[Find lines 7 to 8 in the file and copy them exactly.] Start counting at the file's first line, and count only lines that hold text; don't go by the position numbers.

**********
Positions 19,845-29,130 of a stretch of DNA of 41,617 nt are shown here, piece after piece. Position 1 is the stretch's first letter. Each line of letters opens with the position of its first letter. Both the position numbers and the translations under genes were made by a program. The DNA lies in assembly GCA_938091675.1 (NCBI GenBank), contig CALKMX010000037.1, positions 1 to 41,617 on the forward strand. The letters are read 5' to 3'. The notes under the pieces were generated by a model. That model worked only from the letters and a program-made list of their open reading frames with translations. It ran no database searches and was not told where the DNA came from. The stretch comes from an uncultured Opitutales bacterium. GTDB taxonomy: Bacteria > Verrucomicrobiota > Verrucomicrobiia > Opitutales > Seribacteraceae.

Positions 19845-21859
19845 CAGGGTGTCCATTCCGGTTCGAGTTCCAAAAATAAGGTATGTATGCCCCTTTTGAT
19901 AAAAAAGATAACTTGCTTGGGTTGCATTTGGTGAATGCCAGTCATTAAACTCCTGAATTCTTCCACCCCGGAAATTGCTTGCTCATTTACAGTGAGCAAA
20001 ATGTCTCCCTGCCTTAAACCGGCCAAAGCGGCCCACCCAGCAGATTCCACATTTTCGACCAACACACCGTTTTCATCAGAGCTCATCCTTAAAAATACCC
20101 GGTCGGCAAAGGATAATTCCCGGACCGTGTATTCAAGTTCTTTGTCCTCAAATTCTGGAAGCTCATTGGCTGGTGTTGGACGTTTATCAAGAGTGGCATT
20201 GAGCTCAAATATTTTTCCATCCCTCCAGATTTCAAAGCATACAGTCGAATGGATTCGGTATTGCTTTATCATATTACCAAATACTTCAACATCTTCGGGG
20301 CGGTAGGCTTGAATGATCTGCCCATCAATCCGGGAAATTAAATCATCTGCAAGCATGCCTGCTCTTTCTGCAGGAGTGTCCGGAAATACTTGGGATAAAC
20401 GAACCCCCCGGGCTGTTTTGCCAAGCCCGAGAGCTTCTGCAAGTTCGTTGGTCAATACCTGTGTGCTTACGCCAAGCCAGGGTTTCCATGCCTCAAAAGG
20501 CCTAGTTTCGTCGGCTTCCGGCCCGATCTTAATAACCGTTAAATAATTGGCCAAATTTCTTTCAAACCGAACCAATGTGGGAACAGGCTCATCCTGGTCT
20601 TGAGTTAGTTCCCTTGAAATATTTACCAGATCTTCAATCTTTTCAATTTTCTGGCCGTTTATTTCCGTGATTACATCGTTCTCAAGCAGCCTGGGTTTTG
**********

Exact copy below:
20201 GAGCTCAAATATTTTTCCATCCCTCCAGATTTCAAAGCATACAGTCGAATGGATTCGGTATTGCTTTATCATATTACCAAATACTTCAACATCTTCGGGG
20301 CGGTAGGCTTGAATGATCTGCCCATCAATCCGGGAAATTAAATCATCTGCAAGCATGCCTGCTCTTTCTGCAGGAGTGTCCGGAAATACTTGGGATAAAC